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Help with formatting text in a children's picture book manuscript

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Hello, all!  First time children's book writer here with a question about formatting text for a picture book manuscript.  My book is going to have almost no dialogue, and the text of the book will average only 2-3 words per page.  I have in mind a layout that calls for most of a given page to have an illustration, and the words for that page (which need to be in ALL CAPS for reasons related to what the book is about) will go at the bottom.   So, with that in mind, here's an example of the way that I'm currently writing the page descriptions in my first draft manuscript.  (NOTE: This is not actual text from my book, but it will get the point across.)

Example A:
A monkey on a carousel, clearly having a great time.
Below the image: MONKEY AROUND

Furthermore, I have a couple of pages that need to have two panels on a page, arranged on top of each other, with the text in between them.  So again, here's a made-up example of what I have in mind:

Example B:
Top panel: A steaming hot plate of fried chicken with a side of rice, sitting on a dinner table.
Bottom panel: Two anthropomorphic chickens - a bride and groom - are walking hand-in-hand toward the reader.  They are flanked by a bunch of excited anthropomorphic animal onlookers, many of whom are throwing rice at them.
Between the panels: CHICKEN AND RICE

Please let me know if I'm on to something, or if there's a better way to get the point across.  I'm very new at this, so I'm open to any and all opinions or suggestions.  Thank you!
#1 - January 08, 2022, 05:07 AM

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Hi Anthony

Just to clarify: You are not an illustrator. You are just supplying the 50 or so words of text. Correct?
And you want to provide direction for the illustrator on every page/spread that explains the pun?

Or do you do both, and are just looking for a way to separate the text?
#2 - January 08, 2022, 06:55 AM

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Hi David,

Correct, I am not the illustrator.  I'm writing the text (the ALL CAPS words), and am providing brief descriptions of each pun in my manuscript for the illustrator.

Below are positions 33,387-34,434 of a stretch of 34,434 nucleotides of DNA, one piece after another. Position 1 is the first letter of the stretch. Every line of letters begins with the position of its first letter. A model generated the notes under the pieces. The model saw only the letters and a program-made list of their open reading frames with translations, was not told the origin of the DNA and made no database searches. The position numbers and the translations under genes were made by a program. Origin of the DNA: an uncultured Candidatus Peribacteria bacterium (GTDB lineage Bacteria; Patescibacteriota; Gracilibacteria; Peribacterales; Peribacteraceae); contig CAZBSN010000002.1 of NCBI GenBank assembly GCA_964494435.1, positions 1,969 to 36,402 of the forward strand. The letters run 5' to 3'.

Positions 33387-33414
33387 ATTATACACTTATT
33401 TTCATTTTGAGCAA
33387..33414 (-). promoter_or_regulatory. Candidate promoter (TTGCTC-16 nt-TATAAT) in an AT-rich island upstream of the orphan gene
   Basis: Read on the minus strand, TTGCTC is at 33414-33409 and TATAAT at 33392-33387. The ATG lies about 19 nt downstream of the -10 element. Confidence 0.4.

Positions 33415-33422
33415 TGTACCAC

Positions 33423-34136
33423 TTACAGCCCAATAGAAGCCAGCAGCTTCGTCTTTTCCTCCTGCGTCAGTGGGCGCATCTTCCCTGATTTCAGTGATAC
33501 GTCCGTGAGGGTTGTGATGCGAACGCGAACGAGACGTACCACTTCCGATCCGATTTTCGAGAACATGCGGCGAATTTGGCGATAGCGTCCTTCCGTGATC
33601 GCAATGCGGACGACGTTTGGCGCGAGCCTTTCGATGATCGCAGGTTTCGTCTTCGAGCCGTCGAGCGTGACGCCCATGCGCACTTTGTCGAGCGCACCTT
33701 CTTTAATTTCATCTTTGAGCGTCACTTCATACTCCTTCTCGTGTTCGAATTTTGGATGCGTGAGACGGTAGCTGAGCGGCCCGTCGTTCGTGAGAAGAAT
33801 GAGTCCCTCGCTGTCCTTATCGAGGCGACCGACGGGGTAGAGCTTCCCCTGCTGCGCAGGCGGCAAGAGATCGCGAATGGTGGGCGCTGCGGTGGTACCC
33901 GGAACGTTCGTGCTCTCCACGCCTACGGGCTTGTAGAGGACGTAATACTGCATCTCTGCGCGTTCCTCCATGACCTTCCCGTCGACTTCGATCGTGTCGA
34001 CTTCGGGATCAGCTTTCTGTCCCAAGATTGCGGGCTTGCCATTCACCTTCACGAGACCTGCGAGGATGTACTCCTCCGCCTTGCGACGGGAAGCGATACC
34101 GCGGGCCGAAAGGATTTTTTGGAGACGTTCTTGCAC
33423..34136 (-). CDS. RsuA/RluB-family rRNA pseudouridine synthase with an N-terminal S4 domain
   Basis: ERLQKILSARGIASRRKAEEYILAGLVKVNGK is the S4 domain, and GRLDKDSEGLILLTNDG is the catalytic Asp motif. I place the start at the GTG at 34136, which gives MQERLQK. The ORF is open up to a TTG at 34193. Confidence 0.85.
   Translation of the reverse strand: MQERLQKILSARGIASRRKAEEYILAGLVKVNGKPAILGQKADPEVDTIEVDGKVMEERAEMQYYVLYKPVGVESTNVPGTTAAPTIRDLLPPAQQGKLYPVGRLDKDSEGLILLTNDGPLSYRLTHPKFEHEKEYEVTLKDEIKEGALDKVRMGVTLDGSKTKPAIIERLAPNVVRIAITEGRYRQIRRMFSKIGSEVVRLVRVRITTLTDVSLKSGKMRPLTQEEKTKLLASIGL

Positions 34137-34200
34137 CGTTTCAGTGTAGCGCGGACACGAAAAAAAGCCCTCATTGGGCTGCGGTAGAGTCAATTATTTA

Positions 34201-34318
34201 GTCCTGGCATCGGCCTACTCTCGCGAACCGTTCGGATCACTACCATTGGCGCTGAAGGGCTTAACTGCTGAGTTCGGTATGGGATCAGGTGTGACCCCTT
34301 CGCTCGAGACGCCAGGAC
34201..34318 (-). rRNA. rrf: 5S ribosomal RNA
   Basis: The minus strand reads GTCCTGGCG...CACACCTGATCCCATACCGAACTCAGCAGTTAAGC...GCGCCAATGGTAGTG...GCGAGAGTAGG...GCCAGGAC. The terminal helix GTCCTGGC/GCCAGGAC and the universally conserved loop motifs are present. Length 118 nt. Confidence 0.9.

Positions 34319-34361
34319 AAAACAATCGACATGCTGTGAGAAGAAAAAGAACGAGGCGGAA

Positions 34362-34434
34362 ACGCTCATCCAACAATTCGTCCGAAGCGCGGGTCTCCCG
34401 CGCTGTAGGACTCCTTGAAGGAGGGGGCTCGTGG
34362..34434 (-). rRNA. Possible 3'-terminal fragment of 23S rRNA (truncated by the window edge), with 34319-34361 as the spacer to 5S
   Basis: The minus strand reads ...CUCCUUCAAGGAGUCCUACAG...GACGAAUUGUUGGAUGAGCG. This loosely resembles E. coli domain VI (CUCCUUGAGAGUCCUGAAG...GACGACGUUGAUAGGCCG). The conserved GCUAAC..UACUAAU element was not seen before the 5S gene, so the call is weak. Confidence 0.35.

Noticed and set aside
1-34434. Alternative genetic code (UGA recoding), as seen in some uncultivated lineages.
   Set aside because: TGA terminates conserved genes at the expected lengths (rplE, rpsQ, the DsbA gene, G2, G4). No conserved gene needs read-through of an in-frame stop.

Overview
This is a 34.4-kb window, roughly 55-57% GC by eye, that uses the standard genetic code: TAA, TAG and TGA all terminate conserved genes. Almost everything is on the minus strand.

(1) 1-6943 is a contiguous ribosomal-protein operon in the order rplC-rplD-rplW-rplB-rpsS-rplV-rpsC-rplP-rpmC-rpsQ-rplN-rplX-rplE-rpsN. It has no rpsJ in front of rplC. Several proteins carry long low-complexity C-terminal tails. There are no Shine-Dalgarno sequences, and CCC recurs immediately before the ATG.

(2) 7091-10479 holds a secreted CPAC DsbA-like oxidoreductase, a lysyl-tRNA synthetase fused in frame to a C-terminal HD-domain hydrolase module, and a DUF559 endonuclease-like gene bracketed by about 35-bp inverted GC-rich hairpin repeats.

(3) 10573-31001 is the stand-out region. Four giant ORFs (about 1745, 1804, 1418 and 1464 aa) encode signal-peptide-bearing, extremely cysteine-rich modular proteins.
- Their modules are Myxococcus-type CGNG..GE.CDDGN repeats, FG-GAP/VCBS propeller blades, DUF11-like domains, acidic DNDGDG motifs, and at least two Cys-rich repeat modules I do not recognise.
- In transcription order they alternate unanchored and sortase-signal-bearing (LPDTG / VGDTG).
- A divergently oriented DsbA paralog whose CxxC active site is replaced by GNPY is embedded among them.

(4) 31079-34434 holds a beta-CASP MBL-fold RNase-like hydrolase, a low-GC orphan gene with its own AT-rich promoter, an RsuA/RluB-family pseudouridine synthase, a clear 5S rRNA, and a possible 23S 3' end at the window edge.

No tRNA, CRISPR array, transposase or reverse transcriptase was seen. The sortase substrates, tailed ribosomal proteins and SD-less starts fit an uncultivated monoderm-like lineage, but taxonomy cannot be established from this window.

My biggest concern is... Is the way that I wrote out my examples appropriate for a manuscript, or is there a better and/or more industry-standard way of presenting this material to a publisher?
#3 - January 08, 2022, 07:37 AM

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Maybe this will help because what I think you're writing is a nearly wordless PB: https://www.scbwi.org/boards/index.php?topic=91352.msg1124270#msg1124270
#4 - January 08, 2022, 12:42 PM
Little Thief! Max & Midnight, Bound, Ten Easter Eggs & 100+ bks/mags
https://vijayabodach.blogspot.com https://bodachbooks.blogspot.com

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Hi Vijaya,

I'm actually using the Linda Ashman example as a guide for my first draft of the manuscript.  Technically, the book won't be wordless: every page will have text, but only 2-3 words.  The text on each page will be a punny phrase that ties into the image above it.

I think my biggest question is: is using phrases like "below the image" in a manuscript an appropriate way to express how/where to place text?
#5 - January 08, 2022, 01:55 PM

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Great! I'm so glad you already know of Linda's work. It's one thing to give stage directions but quite another to spell out everything. Ask yourself what's necessary and go with that. Good luck!
#6 - January 08, 2022, 04:22 PM
Little Thief! Max & Midnight, Bound, Ten Easter Eggs & 100+ bks/mags
https://vijayabodach.blogspot.com https://bodachbooks.blogspot.com

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I wonder how much text placement actually matters in your book. It wouldn't change much if the text were above the monkey or next to him. It also doesn't matter if the monkey is having a good time. Keep your illustration notes as short as possible. Text placement, especially is up to the artist and art director. The more standard form is below.

Monkey around. [Art Note: Monkey on a merry go round.]

There are some books like this on the market, though it may be none are new. It is certainly worth asking at a book store and library to see what is out there. Then you could google the authors and artists and maybe even find things on how they put their work together. Good luck.
#7 - January 08, 2022, 06:25 PM
Website: http://www.debbievilardi.com/
Twitter: @dvilardi1

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Thanks a lot, Debbie! I will keep all of this in mind as I move forward.
#8 - January 10, 2022, 10:50 AM

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